it was demonstrated that what you are doing with your hands may affect what you hear, or at least how quickly you hear it.
In essence, subjects were instructed to respond by touching a button when they detected a heavily embedded background sound, either with their right or left hand. Right handed response was better at detecting fast-changing sounds; the left, better at slow changing sounds, according to Turkeltaub, " . . . the left hemisphere likes rapidly changing sounds, such as consonants, and the right hemisphere likes slowly changing sounds, such as syllables or intonation . . . " Well, maybe . . .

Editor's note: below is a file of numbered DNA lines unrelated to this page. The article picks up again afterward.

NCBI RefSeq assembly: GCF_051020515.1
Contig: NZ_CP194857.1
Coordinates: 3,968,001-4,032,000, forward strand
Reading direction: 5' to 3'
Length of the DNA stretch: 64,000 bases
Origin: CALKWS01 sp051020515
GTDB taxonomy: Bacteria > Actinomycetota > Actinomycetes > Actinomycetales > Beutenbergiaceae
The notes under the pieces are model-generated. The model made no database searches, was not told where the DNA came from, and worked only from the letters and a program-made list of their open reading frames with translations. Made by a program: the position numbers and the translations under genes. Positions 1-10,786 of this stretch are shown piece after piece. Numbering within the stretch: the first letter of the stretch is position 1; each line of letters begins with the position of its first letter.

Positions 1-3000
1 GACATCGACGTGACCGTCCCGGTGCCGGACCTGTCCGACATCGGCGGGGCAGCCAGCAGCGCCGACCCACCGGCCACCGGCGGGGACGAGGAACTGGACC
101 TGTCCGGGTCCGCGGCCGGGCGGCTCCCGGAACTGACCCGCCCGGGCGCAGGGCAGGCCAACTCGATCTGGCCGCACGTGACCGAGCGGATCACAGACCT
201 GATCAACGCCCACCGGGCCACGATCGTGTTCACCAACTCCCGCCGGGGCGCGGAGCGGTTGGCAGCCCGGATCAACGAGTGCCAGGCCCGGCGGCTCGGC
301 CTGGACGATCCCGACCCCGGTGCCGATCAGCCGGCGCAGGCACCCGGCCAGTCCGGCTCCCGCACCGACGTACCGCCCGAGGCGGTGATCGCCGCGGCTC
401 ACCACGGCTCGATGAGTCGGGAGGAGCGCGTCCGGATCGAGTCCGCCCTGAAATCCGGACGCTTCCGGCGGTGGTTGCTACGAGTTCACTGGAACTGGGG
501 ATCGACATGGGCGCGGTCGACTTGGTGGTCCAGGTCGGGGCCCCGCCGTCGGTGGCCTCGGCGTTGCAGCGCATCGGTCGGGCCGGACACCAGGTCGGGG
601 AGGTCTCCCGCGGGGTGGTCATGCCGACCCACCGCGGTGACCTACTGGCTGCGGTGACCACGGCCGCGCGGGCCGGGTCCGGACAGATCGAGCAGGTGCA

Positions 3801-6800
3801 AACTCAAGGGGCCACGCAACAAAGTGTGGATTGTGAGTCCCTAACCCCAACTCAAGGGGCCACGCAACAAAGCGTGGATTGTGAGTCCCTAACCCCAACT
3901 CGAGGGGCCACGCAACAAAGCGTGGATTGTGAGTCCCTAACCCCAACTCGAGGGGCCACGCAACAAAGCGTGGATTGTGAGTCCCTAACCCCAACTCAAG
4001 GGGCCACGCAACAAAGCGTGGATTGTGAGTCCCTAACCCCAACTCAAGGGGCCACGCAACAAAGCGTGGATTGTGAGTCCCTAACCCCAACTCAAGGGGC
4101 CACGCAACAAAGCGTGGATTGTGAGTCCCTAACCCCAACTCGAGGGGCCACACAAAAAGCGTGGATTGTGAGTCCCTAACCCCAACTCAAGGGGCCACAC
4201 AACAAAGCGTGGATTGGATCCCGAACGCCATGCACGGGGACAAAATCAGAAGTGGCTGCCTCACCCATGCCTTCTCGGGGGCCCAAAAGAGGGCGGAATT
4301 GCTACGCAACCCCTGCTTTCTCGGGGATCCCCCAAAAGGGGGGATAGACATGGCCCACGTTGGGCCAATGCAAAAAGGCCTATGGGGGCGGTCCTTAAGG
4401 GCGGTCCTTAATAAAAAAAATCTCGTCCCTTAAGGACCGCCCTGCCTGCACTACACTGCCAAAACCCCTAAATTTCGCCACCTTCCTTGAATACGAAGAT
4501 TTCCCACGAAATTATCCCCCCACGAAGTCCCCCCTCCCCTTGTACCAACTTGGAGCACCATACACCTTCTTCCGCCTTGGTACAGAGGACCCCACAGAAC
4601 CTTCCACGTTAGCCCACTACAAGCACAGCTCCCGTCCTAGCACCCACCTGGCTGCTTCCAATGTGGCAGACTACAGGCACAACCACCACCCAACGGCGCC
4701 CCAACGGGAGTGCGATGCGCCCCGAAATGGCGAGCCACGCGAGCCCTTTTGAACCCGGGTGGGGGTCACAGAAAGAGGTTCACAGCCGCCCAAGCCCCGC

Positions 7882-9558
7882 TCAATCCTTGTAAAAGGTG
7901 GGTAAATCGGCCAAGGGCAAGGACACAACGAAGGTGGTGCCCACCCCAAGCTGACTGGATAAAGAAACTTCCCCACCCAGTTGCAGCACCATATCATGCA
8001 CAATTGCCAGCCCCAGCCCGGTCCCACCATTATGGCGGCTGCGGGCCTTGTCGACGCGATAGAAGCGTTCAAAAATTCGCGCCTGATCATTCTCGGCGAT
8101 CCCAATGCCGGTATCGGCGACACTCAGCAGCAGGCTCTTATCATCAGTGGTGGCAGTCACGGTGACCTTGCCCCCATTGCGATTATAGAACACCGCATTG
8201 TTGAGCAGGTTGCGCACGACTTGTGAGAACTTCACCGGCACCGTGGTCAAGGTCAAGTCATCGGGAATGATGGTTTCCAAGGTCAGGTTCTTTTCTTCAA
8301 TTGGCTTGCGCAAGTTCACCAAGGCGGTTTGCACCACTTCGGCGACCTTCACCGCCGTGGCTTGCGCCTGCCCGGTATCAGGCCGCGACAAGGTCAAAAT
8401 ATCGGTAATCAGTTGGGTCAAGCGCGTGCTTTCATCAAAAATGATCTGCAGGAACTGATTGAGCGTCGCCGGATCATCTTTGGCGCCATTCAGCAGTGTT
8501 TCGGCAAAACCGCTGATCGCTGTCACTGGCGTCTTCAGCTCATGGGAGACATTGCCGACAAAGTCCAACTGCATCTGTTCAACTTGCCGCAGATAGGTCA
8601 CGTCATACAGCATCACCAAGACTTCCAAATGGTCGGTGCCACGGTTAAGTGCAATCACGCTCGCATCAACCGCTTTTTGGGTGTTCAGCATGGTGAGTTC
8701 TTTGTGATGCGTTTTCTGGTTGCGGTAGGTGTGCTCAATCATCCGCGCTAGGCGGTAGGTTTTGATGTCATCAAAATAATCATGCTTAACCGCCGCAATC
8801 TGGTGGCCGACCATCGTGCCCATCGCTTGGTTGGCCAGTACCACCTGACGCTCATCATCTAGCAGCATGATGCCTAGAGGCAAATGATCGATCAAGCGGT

The study at least further establishes the potential connection between haptic work and L2 sound change. In this case, when the learner performs a PMP, mirroring the model and listening to the model of the target sound--without overt speaking--anchoring should be enhanced, more efficient. Part of the reason for that, as reported in several pervious posts, is that "fast" sounds tend to be in the right visual field (attached to the left hemisphere) and "slower" sounds, the left.
Keep in touch! (v2.0 will be released next week!)